Comprehensive Stool Analysis / Parasitology (The Great Plains Laboratory)

The Comprehensive Stool Analysis detects the presence of pathogenic microorganisms such as yeast, parasites, and bacteria that contribute to chronic illness and neurological dysfunction. It provides helpful information about prescription and natural products effective against specific strains detected in the sample. The test also evaluates beneficial bacteria levels, intestinal immune function, overall intestinal health, and inflammation markers.

Many chronic disorders come from digestive problems and inadequate nutrient absorption. Proper gastrointestinal function is needed to eliminate toxic substances, pathogenic microbes, and undigested food particles from the body to prevent health problems. Nutrients require a specific internal environment to be properly digested and transported throughout the body.

Abnormal intestinal microorganisms in the GI tract are widely known to cause disease. Research shows a relationship between the GI tract and the neurological, hepatic, and immune systems. For example, excessive yeast produces toxic substances that can pass through the blood-brain barrier and alter neurological functioning causing “brain fog,” behavior problems, and learning difficulties.


Optimal range: 50 - 72 %

Acetate is the most abundant SCFA in the colon and makes up more than half of the total SCFA detected in feces. These beneficial SCFA have anti-inflammatory properties, provide energy to nourish the colonic epithelial cells and intestinal microbiota, and exert numerous positive effects on gut homeostasis.



Optimal range: 11 - 32 %

N-Butyrate is one of the short-chain fatty acids produced by Lactobacillus and Bifidobacteria in the colon. It becomes a food supply capable of providing up to 30% of the energy needed by colon cells. N-butyrate improves colon health.


Butyrate (mg/ml)

Optimal range: 0.8 - 4 mg/ml

This short-chain fatty acid (SCFA) is produced as a result of the fermentation of dietary fiber, particularly gums and pectins, by certain bacteria that inhabit the intestines (particularly probiotic bacteria such as Lactobacilli and Bifodobacteria species).

An n-butyrate level within the reference range is first and foremost then, an indicator that such health promoting bacteria are present in sufficient amounts.



Optimal range: 0 - 50 µg/g

Calprotectin is a protein that binds to both calcium and zinc. Fecal calprotectin levels are abnormally increased in people with intestinal inflammation, thus it is useful for distinguishing between inflammatory and non-inflammatory diarrhea.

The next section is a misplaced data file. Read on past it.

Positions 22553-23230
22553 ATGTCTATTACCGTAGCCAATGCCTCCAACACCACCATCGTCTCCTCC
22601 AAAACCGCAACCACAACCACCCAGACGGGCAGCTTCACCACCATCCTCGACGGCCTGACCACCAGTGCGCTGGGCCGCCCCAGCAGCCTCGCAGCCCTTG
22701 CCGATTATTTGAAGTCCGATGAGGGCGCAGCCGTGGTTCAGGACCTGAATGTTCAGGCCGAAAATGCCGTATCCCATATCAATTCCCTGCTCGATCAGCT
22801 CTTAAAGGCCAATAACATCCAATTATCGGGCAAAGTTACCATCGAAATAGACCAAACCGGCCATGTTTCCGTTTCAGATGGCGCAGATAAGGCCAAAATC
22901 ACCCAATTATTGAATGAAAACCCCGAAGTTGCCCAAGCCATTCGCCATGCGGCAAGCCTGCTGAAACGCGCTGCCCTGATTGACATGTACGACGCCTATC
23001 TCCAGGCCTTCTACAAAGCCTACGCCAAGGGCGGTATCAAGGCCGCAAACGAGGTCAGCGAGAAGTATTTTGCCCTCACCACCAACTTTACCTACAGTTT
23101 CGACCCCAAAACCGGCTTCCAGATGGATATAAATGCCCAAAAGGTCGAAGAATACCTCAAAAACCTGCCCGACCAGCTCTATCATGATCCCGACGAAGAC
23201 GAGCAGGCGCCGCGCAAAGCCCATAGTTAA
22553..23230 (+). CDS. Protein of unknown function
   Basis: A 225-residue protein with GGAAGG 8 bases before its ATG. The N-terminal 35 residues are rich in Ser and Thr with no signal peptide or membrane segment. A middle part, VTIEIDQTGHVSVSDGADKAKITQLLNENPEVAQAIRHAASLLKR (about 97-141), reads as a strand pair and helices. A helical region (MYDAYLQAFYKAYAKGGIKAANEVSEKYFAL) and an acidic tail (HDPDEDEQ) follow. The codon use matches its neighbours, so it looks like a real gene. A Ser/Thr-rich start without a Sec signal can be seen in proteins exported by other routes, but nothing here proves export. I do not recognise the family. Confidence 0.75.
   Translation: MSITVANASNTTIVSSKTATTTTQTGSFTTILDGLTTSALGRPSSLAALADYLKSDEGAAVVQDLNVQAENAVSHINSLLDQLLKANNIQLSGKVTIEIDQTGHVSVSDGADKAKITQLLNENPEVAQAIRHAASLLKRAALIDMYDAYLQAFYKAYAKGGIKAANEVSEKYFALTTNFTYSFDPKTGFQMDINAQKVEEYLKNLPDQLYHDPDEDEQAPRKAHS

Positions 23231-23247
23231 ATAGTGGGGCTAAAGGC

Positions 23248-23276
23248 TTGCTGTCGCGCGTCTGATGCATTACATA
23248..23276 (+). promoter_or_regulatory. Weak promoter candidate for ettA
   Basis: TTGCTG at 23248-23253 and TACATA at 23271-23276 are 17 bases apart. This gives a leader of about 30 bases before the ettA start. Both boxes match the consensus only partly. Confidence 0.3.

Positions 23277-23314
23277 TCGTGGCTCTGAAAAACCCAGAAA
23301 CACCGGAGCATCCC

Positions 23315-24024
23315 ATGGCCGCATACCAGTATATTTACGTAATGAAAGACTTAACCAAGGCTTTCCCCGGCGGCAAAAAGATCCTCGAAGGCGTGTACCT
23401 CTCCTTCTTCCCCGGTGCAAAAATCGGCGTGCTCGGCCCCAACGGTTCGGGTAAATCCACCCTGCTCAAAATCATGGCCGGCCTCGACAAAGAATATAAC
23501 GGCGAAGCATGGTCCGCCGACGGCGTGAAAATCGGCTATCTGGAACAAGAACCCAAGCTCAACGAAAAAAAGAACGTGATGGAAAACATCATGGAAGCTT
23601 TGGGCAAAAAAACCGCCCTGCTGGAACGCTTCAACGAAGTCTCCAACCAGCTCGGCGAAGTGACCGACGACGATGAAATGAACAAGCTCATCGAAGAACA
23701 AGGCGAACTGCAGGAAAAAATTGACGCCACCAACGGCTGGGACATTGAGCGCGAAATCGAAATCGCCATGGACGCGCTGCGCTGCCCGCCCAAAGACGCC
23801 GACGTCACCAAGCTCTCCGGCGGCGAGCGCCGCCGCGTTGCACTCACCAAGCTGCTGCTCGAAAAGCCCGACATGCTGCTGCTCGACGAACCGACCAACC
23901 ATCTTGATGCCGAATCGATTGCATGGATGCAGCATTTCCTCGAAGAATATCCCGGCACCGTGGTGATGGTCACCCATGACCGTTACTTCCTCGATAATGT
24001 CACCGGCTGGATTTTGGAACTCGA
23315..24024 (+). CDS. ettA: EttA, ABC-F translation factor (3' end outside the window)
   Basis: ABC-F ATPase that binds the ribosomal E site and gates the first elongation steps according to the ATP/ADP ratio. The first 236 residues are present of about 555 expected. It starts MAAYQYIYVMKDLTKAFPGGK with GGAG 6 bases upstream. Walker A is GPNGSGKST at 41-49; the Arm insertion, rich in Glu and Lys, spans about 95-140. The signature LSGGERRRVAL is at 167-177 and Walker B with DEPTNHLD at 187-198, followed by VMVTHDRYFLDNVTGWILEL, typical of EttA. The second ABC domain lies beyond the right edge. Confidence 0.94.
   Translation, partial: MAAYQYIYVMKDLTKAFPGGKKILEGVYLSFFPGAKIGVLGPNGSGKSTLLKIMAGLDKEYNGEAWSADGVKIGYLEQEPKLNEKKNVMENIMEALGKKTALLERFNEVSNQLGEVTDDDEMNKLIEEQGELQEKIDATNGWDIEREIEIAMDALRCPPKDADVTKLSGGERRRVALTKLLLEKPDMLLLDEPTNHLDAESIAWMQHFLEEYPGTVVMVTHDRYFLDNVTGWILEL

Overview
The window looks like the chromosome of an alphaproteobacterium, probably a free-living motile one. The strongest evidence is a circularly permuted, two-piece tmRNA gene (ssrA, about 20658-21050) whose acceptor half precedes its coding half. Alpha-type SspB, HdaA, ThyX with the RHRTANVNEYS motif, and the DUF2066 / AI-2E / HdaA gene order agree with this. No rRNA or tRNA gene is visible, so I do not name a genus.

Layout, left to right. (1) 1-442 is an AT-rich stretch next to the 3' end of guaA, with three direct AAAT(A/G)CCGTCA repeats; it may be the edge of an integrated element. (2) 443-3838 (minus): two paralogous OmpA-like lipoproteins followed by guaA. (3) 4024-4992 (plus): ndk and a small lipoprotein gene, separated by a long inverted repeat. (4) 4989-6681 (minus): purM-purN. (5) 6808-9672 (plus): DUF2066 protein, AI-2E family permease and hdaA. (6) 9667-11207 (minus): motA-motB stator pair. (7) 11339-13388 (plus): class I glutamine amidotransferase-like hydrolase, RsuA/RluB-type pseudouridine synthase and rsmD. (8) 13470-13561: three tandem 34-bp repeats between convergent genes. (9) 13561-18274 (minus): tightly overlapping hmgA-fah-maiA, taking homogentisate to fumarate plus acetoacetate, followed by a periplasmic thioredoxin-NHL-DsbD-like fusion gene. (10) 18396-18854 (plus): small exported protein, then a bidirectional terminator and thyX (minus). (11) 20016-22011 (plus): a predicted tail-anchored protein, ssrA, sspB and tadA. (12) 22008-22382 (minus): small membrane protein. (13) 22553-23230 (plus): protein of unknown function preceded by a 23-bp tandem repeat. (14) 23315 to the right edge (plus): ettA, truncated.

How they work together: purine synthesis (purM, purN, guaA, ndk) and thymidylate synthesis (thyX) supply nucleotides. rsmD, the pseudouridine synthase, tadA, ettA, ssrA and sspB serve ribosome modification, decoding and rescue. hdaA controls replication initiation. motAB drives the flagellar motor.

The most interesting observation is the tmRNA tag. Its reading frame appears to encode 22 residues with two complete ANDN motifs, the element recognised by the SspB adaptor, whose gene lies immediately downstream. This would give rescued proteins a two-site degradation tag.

Optimal range: 200 - 1000 µg/mL

Pancreatic elastase is an enzyme that digests protein. It’s only produced by the pancreas and when it is seen in the stool, it’s an excellent biomarker of how well the pancreas is performing.



Optimal range: 0 - 7.3 µg/mL

Lactoferrin and Calprotectin are reliable markers for differentiating organic inflammation (IBD) from function symptoms (IBS) and for management of IBD. Monitoring levels of fecal lactoferrin and calprotectin can play an essential role in determining the effectiveness of therapy, are good predictors of IBD remission, and can indicate a low risk of relapse.



Optimal range: 0 - 500 ng/mL

Lysozyme is an enzyme that catalyzes the hydrolysis of specific glycosidic bonds in mucopolysaccharides that constitute the cell wall of gram-positive bacteria. Lysozyme is an antibacterial defense present in the G.I. tract and is secreted by granulocytes, macrophages, Paneth cells, and Brunner's Glands as well as normal colonic crypt cells. The main source for fecal lysozyme is the intestinal granulocytes.


pH (stool)

Optimal range: 5.8 - 7 pH

Fecal pH is largely dependent on the fermentation of fiber by the beneficial flora of the gut.



Optimal range: 11 - 25 %

Propionate is among the most common short-chain fatty acids produced in the human gut in response to indigestible carbohydrates (fiber) in the diet.


Secretory IgA

Optimal range: 30 - 275 mg/dL

As the most abundant class of antibody found in the human intestinal lumen, secretory IgA (sIgA) is recognized as a first line of defense in protecting the intestinal epithelium from enteric pathogens and toxins. It is used to assess gastrointestinal barrier function.


Total SCFA's

Optimal range: 5 - 16 mg/ml

SCFAs are produced from the fermentation of fibre and protein by certain components of the gut microflora. The SCFAs produced from the fermentation of fibre by probiotic bacteria such as Bifidobacteria and Lactobacilli have a range of beneficial effects from serving as a fuel for cells lining the intestine (and the rest of the body) to creating an acidic intestinal environment that is unfavourable to potential pathogens.



Optimal range: 0.8 - 5 %

Valerate is a Short Chain Fatty Acid (SCFA). It is derived from bacterial fermentation of protein in the distal colon.

SCFAs are the end product of the bacterial fermentation process of dietary fiber by beneficial flora in the gut and play an important role in the health of the GI as well as protecting against intestinal dysbiosis.